About composition a very simple way in which we can make our pictures more engaging and make them stand out from the rest whilst of course this image of

Taken always shooting from eye level is a mistake because your pictures will always look like everybody else's because they're taken from a viewpoint that most of us commonly see all.

6. Not knowing the limitations of your lens

Another very common mistake of photography that, making is getting too close with the lens and wondering why I can't focus that's because every lens has its limitations now just because it has the word macro on the side of this lens it does not make it a macro lens what it's actually showing me here is how close I can get with this lens before it will be unable to focus and of course.

If I'm too close all I've got to do is pull the lens back a bit and it should be able to focus just fine of course if you really want to do macro photography and get really close to your subject then it's better to buy a dedicated macro lens and if you want to do macro on a budget consider extension tubes which is a great way of doing macro lens on a budget because what you actually do is you use them to turn your existing lens into a macro.

7. Not using/ adjusting the viewfinder

When taking pictures you might be using the LCD screen on the back of the camera it's a great feature of the camera it's very useful it's called live view.

But there are reasons why you might want to occasionally switch from using the LCD screen to use in the viewfinder reason number one is on a bright sunny day it may be a bit hard to actually see the screen and what you're taking a picture of it may be difficult to see whether that subject is in focus or out of focus number two when you're holding the camera out and looking at the camera screen and this is a very unsteady way of holding a camera which can lead to the camera recording your hand movements and your images looking a bit soft or blurry.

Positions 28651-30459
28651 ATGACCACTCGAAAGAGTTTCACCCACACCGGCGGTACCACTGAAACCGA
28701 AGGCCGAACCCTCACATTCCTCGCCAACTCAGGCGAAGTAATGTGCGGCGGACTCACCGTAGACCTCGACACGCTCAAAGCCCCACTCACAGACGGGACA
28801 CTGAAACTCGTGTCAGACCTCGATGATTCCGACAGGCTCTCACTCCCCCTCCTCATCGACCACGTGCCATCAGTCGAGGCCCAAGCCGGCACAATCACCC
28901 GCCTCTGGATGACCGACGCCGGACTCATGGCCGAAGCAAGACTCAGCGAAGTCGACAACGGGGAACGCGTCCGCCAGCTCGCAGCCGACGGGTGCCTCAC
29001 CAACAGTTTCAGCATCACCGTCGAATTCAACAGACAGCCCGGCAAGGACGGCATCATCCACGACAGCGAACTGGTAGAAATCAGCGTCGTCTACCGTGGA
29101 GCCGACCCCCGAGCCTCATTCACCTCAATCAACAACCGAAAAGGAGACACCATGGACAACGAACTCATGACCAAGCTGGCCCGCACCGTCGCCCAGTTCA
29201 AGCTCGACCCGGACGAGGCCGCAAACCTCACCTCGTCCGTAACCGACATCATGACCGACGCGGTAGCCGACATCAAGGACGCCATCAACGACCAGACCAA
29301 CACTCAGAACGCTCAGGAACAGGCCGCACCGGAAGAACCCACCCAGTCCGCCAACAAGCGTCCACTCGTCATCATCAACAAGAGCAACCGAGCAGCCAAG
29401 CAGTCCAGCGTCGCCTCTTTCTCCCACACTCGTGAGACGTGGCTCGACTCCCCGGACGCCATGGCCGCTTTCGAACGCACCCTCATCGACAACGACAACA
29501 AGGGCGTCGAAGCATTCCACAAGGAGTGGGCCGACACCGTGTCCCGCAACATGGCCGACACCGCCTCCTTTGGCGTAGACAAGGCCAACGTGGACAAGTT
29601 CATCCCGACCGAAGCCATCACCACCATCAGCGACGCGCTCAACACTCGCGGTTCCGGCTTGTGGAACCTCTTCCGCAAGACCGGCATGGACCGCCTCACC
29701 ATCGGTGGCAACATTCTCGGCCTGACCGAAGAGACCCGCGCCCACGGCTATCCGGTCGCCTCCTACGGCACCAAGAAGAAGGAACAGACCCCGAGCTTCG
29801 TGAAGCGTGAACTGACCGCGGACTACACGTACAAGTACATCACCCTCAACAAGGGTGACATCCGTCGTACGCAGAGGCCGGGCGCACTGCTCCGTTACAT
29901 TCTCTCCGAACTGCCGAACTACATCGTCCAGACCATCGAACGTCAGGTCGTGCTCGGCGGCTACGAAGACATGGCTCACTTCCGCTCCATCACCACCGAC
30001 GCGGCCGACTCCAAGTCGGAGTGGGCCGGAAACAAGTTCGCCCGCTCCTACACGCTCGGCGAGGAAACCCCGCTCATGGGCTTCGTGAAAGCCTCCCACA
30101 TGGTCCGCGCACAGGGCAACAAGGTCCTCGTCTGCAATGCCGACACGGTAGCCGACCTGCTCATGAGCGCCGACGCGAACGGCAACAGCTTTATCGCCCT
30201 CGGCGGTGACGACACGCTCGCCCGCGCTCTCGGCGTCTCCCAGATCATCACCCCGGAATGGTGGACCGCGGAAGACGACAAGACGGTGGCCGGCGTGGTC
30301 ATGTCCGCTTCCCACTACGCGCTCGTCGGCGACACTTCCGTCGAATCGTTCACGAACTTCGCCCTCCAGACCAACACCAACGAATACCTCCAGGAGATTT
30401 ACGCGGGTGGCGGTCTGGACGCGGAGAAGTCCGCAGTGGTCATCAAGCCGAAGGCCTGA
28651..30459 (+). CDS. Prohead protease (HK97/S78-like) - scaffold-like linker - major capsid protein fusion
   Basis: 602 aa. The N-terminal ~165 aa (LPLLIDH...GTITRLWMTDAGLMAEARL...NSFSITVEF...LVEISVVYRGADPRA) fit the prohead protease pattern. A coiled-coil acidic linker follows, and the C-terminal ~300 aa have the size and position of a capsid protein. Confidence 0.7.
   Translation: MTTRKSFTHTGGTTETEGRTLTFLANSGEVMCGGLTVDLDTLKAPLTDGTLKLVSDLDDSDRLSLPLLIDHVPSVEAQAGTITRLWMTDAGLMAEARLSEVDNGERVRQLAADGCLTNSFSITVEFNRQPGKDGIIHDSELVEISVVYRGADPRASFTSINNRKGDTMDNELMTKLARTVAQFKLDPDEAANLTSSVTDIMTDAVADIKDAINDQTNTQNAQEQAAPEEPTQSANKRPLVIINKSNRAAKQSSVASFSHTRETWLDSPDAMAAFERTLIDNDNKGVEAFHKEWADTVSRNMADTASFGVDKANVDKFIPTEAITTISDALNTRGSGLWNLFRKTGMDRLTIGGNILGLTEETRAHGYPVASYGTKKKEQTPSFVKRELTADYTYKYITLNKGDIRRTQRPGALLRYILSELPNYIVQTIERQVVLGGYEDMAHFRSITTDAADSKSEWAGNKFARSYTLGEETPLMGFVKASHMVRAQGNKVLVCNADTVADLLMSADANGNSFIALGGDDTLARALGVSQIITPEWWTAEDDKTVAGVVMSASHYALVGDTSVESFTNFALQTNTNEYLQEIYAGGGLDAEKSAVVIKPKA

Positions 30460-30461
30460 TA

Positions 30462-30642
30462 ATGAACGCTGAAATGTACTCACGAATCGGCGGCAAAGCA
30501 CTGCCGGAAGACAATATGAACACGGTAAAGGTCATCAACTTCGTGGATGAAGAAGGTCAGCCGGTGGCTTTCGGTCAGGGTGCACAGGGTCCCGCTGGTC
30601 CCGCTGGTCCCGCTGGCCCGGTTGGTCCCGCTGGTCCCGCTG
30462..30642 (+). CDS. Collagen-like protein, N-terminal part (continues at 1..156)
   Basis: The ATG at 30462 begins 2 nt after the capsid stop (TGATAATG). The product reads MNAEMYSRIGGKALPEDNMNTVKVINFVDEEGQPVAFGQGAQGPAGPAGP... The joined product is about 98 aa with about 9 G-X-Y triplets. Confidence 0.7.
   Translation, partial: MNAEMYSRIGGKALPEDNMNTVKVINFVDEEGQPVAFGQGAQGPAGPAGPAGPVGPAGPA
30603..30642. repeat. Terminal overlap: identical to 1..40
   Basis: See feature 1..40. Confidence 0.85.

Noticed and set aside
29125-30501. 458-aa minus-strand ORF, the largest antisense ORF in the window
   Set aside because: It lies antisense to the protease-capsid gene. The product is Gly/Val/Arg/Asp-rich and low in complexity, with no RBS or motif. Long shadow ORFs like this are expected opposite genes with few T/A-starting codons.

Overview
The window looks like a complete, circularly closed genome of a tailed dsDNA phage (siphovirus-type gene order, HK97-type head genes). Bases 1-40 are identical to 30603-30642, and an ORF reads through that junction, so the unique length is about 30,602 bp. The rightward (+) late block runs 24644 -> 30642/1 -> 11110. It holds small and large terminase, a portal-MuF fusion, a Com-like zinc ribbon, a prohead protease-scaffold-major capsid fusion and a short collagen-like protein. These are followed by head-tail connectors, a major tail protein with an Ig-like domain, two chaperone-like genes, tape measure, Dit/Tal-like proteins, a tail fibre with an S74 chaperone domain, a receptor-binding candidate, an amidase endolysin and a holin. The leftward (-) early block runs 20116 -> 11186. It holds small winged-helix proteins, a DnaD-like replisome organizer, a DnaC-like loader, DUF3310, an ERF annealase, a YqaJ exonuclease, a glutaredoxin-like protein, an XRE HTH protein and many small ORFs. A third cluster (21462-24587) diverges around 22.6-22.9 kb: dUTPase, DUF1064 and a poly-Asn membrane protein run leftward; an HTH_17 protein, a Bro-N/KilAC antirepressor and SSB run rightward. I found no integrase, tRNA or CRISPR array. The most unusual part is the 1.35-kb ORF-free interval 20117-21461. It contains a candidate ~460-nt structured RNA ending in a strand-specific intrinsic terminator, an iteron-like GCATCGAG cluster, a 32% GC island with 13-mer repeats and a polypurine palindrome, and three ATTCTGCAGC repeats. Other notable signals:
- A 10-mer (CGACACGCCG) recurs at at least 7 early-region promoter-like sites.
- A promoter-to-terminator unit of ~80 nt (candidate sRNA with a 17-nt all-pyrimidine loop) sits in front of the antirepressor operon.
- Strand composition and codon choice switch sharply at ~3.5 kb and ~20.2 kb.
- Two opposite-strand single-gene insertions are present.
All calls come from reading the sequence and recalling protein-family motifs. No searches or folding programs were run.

If you do find yourself using the viewfinder do make sure you adjust it so it suits your eyes there's a little dial or wheel on the back of the viewfinder. Usually tucked into the top of the side and turning that you can adjust the viewfinder so you get a nice clear view now for me we're not taking pictures handheld. I'm nearly always looking through the viewfinder but if I'm using my camera on a tripod then I like to use the live view.

8. Manual Mode

If you're not a real photographer unless you're shooting in the manual mode right well I think that's wrong. Manual mode I like it it's great, it allows you to control the key components of the camera aperture shutter speed ISO.

If you are an absolute beginner checkout Program Mode which is P on the dial with this mode, the camera does most of the hard work for you but you have some flexibility.

You can manually change some of the settings Aperture Priority hat's great because you can control the aperture and the camera helps you out with the rest. I'd love to suggest all of you shooting a full manual that's brilliant but I think you should use the mode that's going to give you the results you want.

9. Not knowing how to Manual Focus

The focus modes select MF for manual focus and this will do the same all you've got to do then is reach around and adjust the focus ring on the lens not confusing it with the zoom and this will allow you to adjust your focus manually.

10. Staying in Auto mode

Just shooting in the auto mode and never exploring what your camera can actually do. I think is the biggest mistake that someone can make.

In the auto mode, your camera does all the work for you and works out the exposure it looks after the focus, and of course if your picture doesn't turn out the way you intended it to. I guess you can't complain because you weren't willing to get involved and learn some of the basics of photography.

Happy Reading.